Picture of author.

Elizabeth Crane (1)

Forfatter af When the Messenger Is Hot: Stories

For andre forfattere med navnet Elizabeth Crane, se skeln forfatterne siden.

9+ Værker 583 Medlemmer 19 Anmeldelser 1 Favorited

Om forfatteren

Elizabeth Crane has been a preschool teacher and a tutor for child actors. She lives in Chicago.

Værker af Elizabeth Crane

When the Messenger Is Hot: Stories (2003) 150 eksemplarer, 4 anmeldelser
We Only Know So Much (2012) 128 eksemplarer, 4 anmeldelser
All This Heavenly Glory (2005) 108 eksemplarer, 4 anmeldelser
You Must Be This Happy to Enter: Stories (2008) 75 eksemplarer, 2 anmeldelser
The History of Great Things (2016) 63 eksemplarer, 2 anmeldelser
This Story Will Change: After the Happily Ever After (2022) 37 eksemplarer, 2 anmeldelser
Turf: Stories (2017) 20 eksemplarer, 1 anmeldelse
Donovan's Closet 1 eksemplar

Associated Works

The Future Dictionary of America (2004) — Bidragyder — 631 eksemplarer, 3 anmeldelser
Who Can Save Us Now? Brand-New Superheroes and Their Amazing (Short) Stories (2008) — Bidragyder — 154 eksemplarer, 7 anmeldelser
The Late American Novel: Writers on the Future of Books (2011) — Bidragyder — 65 eksemplarer, 2 anmeldelser
When I Was a Loser: True Stories of (Barely) Surviving High School (2007) — Bidragyder — 34 eksemplarer, 2 anmeldelser
Fairy Tale Review: The Brown Issue — Bidragyder — 3 eksemplarer
When the Messenger Is Hot (2007) — Original book — 3 eksemplarer

Satte nøgleord på

Almen Viden




This is one of those books I never would have read based on the book blurb. It is like narrative poetry about the crumbling of a marriage. Like a car crash with ballerinas dancing around it that you cannot look away from.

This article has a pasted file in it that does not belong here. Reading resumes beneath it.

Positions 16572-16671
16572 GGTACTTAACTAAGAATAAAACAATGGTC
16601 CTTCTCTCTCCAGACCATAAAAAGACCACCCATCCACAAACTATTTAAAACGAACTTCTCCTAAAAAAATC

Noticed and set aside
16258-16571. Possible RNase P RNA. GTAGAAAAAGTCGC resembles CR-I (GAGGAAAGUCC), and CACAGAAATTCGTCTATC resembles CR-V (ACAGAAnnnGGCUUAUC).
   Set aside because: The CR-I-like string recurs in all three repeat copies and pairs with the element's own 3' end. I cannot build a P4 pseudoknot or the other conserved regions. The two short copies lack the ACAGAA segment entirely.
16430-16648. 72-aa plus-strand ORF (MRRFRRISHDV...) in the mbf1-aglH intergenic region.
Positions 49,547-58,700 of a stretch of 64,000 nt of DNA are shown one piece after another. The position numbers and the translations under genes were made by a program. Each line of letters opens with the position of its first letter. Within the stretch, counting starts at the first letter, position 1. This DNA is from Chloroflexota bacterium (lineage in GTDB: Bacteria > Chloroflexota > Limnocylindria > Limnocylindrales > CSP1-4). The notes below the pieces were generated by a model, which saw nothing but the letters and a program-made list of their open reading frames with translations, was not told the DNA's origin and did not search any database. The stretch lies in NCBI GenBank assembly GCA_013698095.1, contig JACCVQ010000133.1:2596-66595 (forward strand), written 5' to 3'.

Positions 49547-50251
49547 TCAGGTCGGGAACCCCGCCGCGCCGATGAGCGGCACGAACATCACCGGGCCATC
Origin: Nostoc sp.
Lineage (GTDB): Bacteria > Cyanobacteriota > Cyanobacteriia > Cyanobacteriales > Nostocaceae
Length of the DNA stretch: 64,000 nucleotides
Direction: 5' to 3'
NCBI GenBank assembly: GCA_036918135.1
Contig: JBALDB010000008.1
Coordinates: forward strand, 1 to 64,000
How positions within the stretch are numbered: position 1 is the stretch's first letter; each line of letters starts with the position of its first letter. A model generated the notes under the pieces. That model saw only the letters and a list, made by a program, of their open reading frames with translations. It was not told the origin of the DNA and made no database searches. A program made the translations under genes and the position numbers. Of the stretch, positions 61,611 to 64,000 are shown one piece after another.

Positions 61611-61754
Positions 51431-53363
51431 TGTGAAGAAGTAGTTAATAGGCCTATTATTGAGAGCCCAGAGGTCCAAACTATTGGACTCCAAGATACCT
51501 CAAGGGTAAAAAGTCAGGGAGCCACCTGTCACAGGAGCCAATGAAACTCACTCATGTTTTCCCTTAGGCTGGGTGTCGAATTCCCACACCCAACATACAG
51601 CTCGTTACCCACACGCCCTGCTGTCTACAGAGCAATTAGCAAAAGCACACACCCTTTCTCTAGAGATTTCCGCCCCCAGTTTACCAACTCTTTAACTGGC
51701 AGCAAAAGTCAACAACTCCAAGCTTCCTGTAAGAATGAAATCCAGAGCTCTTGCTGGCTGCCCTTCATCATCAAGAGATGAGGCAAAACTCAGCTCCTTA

Tosta | 1 anden anmeldelse | Oct 20, 2023 |
well this is pretty perfect and amazing. these tiny little vignettes are full of so much wisdom and thoughtfulness. almost all of them also manage to stand all by themselves, yet weave together into a gorgeous whole.

i absolutely loved this.
overlycriticalelisa | 1 anden anmeldelse | Dec 26, 2022 |
Turf: Stories by Elizabeth Crane is a very highly recommended collection of twenty-two short stories. With an eye for detail, Cranes demonstrates sometimes matter-of-fact, sometimes heart-wrenching, sometimes tongue-in-cheek observations. The stories included may be lists or observations or short stories or brief glimpses into a life. Although a few were not quite winners for me, the collection was excellent when considered as a whole. The stories can be loosely organized into themes as you read, which begs you to compare them. The writing is quite good and all the stories flowed smoothly and held my interest.